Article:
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Covington recommendations: An update on our progress

Nationwide search for an Executive Vice President (EVP) for Human Resources and Chief People Officer

 

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OHSU President Danny Jacobs, M.D., M.P.H., shared this message with the OHSU community Friday, April 29, 2022.

 

Dear OHSU Community,

The last time I wrote to you about the Covington report was to announce the creation of our Implementation and Oversight committees to address the report’s recommendations. Today, I write to update you on their efforts to date and share what I think we can expect in the coming months, as part of my commitment to ensure OHSU members receive regular updates on the committees’ essential work.  

A high priority recommendation from the Covington report was to search for an Executive Vice President (EVP) for Human Resources and Chief People Officer. I am pleased to announce that a nationwide search for this person has begun. 

The focus on this senior leadership role was an intentional and critically important step needed to help facilitate addressing other recommendations from Covington & Burling’s evaluation. Reflecting on their findings, I believe that how we go about changing is as important as what is changed. One of the main purposes for establishing the two-committee framework was just that. 

The 15-member Implementation Committee comprises people whose roles at OHSU give them the authority to act. This committee is charged with developing actionable plans to meet the recommendations. But there needs to be more, and this is where the second committee comes in. 

The 38-member Oversight Committee, excluding the two co-chairs, comprises other members from across our university — employee resource groups, unions, the student council, the faculty senate, schools, the professional board and many others. The committee is charged with providing guidance on the plans developed by the Implementation Committee before they are enacted — to offer wise counsel informed by the voices of employees and learners across OHSU.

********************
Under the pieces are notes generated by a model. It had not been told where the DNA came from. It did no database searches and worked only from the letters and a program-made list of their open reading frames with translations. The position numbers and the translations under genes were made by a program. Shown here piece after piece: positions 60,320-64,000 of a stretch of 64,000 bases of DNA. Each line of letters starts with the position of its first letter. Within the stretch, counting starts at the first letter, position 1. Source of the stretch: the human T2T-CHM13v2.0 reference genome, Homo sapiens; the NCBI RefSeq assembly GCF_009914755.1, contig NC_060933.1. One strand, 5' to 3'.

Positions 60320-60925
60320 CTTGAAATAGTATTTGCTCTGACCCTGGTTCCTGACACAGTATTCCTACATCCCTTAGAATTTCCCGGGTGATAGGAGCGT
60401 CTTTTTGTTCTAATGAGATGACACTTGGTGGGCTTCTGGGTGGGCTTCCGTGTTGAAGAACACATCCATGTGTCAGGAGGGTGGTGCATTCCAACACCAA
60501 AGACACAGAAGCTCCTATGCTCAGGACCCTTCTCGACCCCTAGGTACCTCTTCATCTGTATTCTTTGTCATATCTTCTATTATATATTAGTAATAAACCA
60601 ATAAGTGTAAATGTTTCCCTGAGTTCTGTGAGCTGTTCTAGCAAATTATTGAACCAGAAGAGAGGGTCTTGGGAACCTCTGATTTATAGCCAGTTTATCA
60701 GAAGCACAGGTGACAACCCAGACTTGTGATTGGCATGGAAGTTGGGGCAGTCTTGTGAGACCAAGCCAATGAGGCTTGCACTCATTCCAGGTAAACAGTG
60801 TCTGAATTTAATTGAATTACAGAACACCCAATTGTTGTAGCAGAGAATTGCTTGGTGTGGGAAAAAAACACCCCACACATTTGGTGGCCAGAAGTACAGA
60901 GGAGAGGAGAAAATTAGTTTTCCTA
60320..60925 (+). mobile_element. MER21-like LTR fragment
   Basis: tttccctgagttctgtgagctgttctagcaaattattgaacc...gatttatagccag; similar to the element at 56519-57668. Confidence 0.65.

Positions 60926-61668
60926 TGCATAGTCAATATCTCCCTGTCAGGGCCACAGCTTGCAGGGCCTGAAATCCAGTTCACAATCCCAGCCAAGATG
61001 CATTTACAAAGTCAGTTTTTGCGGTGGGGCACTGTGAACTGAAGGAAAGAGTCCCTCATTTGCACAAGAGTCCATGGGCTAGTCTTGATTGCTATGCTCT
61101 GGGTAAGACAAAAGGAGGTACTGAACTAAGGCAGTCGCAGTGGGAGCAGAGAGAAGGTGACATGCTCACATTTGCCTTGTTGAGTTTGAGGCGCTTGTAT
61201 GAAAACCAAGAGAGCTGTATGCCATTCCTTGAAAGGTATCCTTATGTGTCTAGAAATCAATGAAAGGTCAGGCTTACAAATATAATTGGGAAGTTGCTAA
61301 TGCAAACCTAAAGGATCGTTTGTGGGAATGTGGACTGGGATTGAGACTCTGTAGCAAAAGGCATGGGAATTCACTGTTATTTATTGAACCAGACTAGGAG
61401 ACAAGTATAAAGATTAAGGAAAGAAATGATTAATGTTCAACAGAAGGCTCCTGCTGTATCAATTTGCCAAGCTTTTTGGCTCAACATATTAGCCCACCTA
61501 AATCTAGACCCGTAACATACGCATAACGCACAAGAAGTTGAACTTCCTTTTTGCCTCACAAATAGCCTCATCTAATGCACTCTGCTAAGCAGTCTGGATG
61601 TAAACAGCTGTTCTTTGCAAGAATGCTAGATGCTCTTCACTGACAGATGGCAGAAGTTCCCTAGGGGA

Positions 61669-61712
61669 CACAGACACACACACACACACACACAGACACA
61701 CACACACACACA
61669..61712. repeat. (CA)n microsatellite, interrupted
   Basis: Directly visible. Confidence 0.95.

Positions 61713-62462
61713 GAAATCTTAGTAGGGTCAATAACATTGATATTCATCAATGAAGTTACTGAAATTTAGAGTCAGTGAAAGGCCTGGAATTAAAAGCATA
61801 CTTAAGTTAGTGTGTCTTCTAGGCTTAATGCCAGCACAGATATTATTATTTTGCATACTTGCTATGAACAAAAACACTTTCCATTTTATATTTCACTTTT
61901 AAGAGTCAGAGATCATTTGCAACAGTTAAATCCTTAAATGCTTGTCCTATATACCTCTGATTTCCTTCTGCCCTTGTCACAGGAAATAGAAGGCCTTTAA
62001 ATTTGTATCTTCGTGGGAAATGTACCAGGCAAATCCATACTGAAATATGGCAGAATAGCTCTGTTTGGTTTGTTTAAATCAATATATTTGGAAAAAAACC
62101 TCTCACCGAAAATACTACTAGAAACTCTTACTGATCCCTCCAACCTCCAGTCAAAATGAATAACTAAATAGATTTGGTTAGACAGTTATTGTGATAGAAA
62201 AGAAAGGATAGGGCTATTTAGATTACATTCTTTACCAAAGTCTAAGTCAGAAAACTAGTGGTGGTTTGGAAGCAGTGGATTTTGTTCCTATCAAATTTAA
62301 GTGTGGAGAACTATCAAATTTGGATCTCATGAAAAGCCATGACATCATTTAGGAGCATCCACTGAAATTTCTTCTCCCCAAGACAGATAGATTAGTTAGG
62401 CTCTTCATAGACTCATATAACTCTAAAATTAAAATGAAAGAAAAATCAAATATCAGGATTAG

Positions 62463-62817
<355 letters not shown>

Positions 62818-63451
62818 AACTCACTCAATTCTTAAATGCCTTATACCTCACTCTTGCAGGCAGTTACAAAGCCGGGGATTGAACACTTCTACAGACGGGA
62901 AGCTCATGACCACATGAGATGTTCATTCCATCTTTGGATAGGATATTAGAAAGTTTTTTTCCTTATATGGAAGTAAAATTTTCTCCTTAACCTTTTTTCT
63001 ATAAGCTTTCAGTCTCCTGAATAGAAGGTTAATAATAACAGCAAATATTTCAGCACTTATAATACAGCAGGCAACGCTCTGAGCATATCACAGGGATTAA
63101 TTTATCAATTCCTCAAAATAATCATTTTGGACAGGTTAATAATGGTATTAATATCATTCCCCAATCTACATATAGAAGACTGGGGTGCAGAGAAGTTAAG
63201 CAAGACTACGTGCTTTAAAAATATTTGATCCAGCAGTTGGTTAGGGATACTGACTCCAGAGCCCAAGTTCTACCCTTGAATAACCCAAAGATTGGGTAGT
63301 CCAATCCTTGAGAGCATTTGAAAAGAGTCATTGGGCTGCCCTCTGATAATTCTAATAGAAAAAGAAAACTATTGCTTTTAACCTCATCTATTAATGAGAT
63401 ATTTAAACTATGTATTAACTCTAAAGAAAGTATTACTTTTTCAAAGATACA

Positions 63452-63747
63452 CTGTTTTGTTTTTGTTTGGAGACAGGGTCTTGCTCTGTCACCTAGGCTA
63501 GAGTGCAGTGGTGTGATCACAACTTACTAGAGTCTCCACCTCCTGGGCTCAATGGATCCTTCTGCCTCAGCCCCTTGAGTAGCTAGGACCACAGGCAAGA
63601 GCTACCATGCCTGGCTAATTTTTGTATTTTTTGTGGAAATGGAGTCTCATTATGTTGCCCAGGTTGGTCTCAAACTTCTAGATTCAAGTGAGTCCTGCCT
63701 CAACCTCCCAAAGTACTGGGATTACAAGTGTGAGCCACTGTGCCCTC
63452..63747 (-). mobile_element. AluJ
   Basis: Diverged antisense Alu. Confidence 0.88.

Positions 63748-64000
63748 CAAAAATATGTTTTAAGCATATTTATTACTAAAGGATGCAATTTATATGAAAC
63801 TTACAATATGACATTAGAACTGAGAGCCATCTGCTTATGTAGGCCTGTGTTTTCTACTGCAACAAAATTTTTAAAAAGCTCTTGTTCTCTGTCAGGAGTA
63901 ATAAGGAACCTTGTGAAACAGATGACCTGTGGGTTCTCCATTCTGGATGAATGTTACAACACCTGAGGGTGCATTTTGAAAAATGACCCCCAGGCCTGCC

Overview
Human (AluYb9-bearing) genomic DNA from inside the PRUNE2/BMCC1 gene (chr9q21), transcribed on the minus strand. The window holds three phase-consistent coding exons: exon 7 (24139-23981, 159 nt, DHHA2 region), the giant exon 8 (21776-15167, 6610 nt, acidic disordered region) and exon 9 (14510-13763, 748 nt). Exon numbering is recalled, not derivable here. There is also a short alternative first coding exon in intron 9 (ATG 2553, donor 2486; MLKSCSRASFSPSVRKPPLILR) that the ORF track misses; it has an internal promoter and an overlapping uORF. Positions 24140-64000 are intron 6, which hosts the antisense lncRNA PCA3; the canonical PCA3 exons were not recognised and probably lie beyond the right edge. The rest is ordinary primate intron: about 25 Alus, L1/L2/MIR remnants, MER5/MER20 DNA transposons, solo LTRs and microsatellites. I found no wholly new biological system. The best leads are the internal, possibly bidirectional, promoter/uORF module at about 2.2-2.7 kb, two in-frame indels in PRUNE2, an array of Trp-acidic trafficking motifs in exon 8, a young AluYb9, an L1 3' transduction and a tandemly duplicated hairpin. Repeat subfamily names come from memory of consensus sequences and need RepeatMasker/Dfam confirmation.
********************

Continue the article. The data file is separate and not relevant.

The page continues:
The power of the two-committee collaboration was clearly demonstrated as we worked to launch the search for a head of Human Resources. Over more than a month, Oversight Committee members offered revisions to the description of the roles and responsibilities of the new EVP to the Implementation Committee. This back-and-forth “pilot” process was undertaken using a trauma-informed systems change model. In this context, being trauma-informed means committee members bring to their work an understanding of how trauma — acute, periodic or persistent — affects behaviors and how organizational systems may often contribute to traumatizing and re-traumatizing individuals, especially people affected by racism, harassment, violence and other oppressions. It also means that we embrace this approach as an academic health center that brings our values to the front.

The collaboration between the two committees, intentionally working past traditional academic hierarchical thinking and across historically separate entities, used a diversity, equity, inclusion and belonging “lens” to review and revise the EVP for Human Resources and Chief People Officer’s job description. This illustrates how a trauma-informed systems change model can be brought to life. 

This level of involvement and oversight, I believe, is a first for OHSU. More importantly, however, I believe the job description and expectations for this position now more accurately reflect the voices of all our members. As a result, the probability of finding the right person is substantially increased and recruiting that person will, in turn, facilitate additional improvements and enhancements at our university.  

Now, after working to develop this process, every proposal generated by the Implementation Committee and reviewed by the Oversight Committee will be considered using the same trauma-informed, collaborative model. This approach will help us design plans and take action to meet the recommendations in a manner that avoids inadvertently recreating elements of the very environment we are seeking to change. We thank Dr. Alisha Moreland-Capuia, co-chair of the Oversight Committee and a nationally recognized authority on such matters, for guiding this effort. 

I know that there is a sense of urgency and an eagerness to move quickly on the Covington recommendations. It is a feeling I share. However, meaningful, trauma-informed, culturally responsive changes in an organization as complex as OHSU take time and practice. The committee members are working carefully, diligently and with intention. We will keep you informed of progress on specific recommendations in the coming months. 

I also encourage you to read the monthly progress reports from each committee, and to watch the April 22 video of the committee presentations to the Board of Directors. You can pose questions and comments to the Oversight Committee by emailing oversightcommittee@ohsu.edu.

I appreciate the time and energy of all committee members as they focus on this vital, fundamentally important work. And I thank everyone for their interest and engagement. Together, we will set new standards and expectations for OHSU and academic health centers across the country, showing what it means to be a place where everyone feels safe, welcome and able to make a difference in ourselves and those we serve. 

Sincerely yours,

Danny Jacobs, M.D., M.P.H.
President

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